This 17th century palace was the home of Francisco Gómez de Sandoval y Rojas, Duke of Lerma and an influential favorite of Spain’s King Phillip III. The duke was an important diplomat who negotiated numerous treaties and his magnificent and imposing palace was meant to serve as a symbol of his power. He was also something of a religious and racial bigot and was the person who, along with the Archbishop of Valencia, Juan de Ribera, initiated the expulsion of many thousands of Moriscos, descendants of Spain’s Muslim population who had converted to Christianity. These two zealots also encouraged the king to enslave the Moriscos to use as laborers, which they claimed he could do “without any scruples of conscience.” Thankfully, the proposal was rejected.
The duke eventually fell from grace (but not before becoming a cardinal) and his palace fell into disrepair. Today, it has been restored and turned into a parador, a state-run high-end hotel. The palace is one of many historic buildings used in this Spanish effort to support tourism.
As you approach Lerma, the four imposing black spires at the corners of the building are visible from a great distance, looking like a giant, slightly menacing ecclesiastical edifice. In keeping with the ideas that originated there, the building looks like one might imagine the headquarters of the Spanish Inquisition. But when viewed up close from the town square, it looks imposing and palatial. The palace had magnificent gardens and was reputed to have had seven chapels, though only one remains.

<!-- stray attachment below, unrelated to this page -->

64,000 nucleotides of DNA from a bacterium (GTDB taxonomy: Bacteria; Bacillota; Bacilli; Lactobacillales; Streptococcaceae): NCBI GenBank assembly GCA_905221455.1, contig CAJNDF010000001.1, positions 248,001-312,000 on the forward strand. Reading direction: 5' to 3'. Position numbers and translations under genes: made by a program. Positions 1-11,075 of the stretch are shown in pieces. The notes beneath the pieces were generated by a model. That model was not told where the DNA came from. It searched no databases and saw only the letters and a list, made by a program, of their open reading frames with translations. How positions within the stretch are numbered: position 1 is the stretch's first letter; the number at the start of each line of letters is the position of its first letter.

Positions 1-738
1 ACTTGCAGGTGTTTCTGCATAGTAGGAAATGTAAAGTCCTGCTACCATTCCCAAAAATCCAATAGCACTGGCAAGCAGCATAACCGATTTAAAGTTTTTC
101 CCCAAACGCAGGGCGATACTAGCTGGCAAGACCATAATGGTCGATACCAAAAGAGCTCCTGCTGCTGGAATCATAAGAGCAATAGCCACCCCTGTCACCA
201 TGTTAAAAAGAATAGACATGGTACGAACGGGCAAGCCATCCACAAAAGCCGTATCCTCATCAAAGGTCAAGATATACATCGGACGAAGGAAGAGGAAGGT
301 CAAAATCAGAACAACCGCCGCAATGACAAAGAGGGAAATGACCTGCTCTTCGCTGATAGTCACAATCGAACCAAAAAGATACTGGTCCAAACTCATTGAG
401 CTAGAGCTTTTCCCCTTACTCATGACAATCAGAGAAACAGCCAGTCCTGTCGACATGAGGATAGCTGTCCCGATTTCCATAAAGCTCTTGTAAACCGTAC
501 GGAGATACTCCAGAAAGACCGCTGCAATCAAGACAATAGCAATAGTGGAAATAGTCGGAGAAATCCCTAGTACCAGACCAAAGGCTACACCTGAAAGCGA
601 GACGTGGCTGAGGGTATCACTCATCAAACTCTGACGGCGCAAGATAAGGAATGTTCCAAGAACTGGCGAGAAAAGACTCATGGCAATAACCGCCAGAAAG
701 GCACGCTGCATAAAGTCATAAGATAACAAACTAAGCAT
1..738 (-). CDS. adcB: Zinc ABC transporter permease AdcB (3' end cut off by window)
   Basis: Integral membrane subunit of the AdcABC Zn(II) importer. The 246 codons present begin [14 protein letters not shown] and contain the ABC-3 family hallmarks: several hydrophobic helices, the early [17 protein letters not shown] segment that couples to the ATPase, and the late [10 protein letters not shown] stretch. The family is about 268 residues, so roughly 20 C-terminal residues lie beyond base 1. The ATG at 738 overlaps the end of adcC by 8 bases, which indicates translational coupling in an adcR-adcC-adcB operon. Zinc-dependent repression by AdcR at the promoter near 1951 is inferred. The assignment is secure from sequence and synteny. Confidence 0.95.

Next to the palace is an impressive church which, like the palace, bears the Duke of Lerma’s coat of arms. Also check out the other historic buildings in the town including the tourist office, in a building where Rubens is said to have stayed. Rubens portrait of the Duke of Lerma once featured on the Spanish 10 Pesata postage stamp
Know Before You Go
You can park directly outside the palace and, even if not staying there, it is quite easy to walk into the, now covered, courtyard.